As the race to soar around the globe heats up, Dick Rutan prepares for liftoff
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Dispatches, February 1998
The Borax Desert around Mojave, California, is the hallowed ground of experimental aviation, a place where sonic booms are considered white noise and where itchy throttle-jockeys nurse Yeager-sized dreams. Here, in an old airport hangar, 59-year-old pilot Dick Rutan spent the early winter working out the bugs in a carbon-fiber capsule that he hopes
Twelve years ago, Rutan became international flavor-of-the-month when he flew nonstop around the world in a custom airplane dubbed the Voyager. Any day now, depending on global weather conditions, Rutan and copilot David Melton plan to attach a Rozier envelope to their pressurized capsule, ascend to 36,000 feet from their Albuquerque launch site, and hitch onto the jet stream
Those are enormous ifs, of course, but then distance ballooning is a pursuit that perpetually hangs on hypotheticals. Anything from a defective 50-cent clamp to an errant 747 could spell doom for Rutan’s $1 million balloon, officially called the Global Hilton after his principal backer, hotel magnate Barron Hilton. Then again, someone else could pull off the feat before Rutan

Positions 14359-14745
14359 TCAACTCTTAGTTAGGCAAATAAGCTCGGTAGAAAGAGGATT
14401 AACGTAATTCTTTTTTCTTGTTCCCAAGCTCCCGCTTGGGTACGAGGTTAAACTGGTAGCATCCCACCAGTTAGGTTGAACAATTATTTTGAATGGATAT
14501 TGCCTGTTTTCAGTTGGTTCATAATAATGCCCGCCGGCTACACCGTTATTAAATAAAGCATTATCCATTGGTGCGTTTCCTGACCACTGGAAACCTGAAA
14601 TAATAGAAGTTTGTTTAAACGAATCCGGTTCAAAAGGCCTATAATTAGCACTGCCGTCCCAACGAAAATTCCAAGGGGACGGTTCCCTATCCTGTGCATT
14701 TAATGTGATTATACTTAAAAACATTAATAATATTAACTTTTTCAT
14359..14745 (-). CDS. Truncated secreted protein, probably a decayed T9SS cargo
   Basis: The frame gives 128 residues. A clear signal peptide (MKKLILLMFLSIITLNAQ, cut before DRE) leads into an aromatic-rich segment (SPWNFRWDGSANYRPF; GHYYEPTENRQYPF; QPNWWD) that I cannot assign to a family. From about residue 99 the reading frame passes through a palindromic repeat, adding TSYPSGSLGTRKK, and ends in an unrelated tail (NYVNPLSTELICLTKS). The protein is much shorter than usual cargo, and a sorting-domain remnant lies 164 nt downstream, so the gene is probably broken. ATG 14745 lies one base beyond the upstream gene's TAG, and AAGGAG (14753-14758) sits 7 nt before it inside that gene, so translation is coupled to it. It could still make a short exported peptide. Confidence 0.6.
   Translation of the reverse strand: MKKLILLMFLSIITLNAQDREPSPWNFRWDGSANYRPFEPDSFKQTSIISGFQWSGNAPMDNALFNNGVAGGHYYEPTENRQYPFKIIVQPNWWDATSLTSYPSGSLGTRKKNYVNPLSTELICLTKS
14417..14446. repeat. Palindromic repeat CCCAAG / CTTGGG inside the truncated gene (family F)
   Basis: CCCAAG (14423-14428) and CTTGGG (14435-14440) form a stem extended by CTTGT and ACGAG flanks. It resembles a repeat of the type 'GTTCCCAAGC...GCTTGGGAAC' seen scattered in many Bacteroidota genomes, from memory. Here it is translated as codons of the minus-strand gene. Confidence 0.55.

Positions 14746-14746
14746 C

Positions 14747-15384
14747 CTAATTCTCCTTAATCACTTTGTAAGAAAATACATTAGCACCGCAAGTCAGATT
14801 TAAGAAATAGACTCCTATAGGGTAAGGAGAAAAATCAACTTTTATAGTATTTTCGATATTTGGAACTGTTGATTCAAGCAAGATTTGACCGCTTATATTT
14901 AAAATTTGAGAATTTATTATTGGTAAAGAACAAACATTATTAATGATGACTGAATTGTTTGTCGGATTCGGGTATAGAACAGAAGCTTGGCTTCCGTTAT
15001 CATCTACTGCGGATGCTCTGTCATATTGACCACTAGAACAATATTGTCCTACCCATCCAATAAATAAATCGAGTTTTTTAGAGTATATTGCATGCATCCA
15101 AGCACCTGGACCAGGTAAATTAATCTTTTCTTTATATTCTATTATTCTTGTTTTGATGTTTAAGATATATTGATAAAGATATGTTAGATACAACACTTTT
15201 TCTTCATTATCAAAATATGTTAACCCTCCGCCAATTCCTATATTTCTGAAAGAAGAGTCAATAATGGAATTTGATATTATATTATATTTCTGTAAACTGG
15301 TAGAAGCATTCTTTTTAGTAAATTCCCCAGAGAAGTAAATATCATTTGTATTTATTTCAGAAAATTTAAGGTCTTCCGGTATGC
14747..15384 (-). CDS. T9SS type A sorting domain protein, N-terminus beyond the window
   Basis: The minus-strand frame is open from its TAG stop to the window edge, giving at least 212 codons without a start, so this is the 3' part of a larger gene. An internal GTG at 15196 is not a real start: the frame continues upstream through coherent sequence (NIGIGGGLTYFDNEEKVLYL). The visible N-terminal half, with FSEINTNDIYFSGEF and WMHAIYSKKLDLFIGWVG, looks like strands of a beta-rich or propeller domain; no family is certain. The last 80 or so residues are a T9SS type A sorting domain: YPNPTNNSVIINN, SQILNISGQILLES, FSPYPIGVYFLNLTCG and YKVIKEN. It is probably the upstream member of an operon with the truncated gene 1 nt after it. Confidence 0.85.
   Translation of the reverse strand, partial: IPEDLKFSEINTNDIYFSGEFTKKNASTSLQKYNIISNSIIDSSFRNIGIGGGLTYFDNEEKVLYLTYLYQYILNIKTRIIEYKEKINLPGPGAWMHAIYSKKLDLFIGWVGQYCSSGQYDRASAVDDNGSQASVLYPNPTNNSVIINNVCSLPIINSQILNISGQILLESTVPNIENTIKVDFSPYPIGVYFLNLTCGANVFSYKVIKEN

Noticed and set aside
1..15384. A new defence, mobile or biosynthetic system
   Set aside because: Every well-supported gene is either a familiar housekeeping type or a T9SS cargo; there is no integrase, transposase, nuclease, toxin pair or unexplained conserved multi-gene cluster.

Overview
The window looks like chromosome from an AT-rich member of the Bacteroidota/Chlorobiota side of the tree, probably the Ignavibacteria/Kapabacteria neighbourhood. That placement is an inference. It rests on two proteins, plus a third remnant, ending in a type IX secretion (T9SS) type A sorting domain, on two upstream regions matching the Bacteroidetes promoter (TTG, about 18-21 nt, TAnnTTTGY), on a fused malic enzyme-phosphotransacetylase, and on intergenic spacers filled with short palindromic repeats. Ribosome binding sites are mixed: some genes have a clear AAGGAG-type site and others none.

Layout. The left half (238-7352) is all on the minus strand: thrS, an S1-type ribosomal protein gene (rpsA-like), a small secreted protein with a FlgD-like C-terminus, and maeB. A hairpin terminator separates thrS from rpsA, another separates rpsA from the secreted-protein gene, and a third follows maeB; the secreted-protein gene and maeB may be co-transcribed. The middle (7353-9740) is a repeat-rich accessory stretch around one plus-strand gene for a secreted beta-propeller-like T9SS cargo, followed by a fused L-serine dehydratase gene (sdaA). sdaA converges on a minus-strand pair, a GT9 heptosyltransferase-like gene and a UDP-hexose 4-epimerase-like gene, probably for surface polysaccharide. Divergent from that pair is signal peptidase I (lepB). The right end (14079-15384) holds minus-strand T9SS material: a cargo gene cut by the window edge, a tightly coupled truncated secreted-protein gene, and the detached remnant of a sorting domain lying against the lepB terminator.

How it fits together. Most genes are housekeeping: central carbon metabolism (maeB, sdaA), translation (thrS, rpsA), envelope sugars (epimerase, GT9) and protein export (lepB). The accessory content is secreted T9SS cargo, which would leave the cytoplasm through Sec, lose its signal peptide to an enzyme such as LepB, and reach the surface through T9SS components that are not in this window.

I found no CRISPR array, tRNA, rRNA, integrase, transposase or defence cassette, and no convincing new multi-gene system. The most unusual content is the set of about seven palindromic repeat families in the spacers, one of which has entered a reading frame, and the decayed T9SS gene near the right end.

Branson’s debacle means one less worry for Rutan, who admits he’s in this game for one thing only. “Remember,” he says, “the second guy who makes it will be rewarded with eternal obscurity.” While no one is placing bets (“You can’t handicap in this sport — it’s all just wild guesses,” says noted British balloon manufacturer Donald Cameron), the Global Hilton has been
And should Rutan succeed, what would be left for him in a world devoid of aviation plums? “I’d like to go to Proxima Centauri,” he says. “It’s our closest star, and I think there may be inhabitable planets.”